Self-watering planters have reservoirs under the soil that hold the water the plant needs. The water is drawn into the soil as necessary to provide the right amount of water at all times to the roots. Creating a small self-watering planter allows you to grow a variety of vegetable or ornamental plants in containers without worrying about them drying out during summer heat waves. They only require occasional refilling of the reservoir in order to sustain themselves.
Use an existing flower pot that doesn't have drainage holes or a bucket for the main part of the planter. Cut the bottom off a same-size planter or cut off the rim of a bucket lid so it fits inside the planter as a screen.
Drill a ½-inch hole in the center of the screen and a 1-inch hole near one side of the screen. Feed a clean cotton wick, the type sold for outdoor torches, through the ½-inch hole so half is below the screen and half is above.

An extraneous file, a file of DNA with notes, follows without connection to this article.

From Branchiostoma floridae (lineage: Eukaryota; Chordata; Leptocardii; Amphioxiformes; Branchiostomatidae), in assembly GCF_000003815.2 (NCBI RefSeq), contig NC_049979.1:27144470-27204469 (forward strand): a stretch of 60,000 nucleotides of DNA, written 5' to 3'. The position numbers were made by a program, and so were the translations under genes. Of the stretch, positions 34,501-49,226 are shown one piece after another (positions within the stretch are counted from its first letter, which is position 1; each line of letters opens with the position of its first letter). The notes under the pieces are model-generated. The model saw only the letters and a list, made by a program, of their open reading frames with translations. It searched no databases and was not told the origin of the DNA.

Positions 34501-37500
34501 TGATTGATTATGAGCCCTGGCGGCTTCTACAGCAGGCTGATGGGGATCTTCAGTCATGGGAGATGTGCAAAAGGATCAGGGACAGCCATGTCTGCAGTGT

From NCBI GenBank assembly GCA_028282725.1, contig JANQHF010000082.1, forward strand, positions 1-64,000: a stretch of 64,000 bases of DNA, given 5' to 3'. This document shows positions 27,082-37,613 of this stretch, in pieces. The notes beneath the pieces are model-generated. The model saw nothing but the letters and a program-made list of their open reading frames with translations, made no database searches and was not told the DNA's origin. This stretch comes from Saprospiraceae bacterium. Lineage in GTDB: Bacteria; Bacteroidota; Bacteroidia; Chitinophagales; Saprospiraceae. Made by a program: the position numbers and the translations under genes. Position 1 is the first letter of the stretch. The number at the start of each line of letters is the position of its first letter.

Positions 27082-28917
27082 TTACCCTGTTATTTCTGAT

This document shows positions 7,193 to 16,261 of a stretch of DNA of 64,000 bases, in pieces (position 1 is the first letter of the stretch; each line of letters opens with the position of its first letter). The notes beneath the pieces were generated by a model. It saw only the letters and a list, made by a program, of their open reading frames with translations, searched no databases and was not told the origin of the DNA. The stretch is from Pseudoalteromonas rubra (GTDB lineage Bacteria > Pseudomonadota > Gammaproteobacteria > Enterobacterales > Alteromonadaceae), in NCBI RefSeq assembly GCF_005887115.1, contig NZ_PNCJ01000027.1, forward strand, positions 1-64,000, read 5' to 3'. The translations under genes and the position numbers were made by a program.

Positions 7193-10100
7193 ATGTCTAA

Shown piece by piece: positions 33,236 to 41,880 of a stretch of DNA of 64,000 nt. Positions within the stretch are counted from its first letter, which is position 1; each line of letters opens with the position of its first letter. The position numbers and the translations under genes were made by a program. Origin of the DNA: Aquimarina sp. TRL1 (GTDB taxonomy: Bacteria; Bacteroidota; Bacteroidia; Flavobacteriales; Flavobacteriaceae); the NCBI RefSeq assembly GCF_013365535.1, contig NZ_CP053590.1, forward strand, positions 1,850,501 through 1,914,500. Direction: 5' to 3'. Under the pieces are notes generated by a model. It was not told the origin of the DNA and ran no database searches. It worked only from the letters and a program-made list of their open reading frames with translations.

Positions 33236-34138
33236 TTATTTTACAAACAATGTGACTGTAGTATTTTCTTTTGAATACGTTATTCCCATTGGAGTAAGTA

Drill six ¼-inch holes in three rows near the center of the 1-inch diameter PVC pipe. The pipe should be 4 inches longer than the height of our planter. The holes provide aeration to the soil.
Slide the pipe into the 1-inch hole in the screen. Wrap a piece of landscape fabric around the section of the pipe with holes in it and secure in place with twine to prevent soil from falling into the pipe.
Fill the planter with a soil-less potting mix up to the rim. Water it from the top so the soil is evenly moist throughout.
Pour water into the PVC pipe so it fills the reservoir. Fill until the excess water overflows from the pipe.
Sow your seedling in the planter. Refill the reservoir once a week via the PVC pipe. The wick will bring water from the reservoir and into the soil.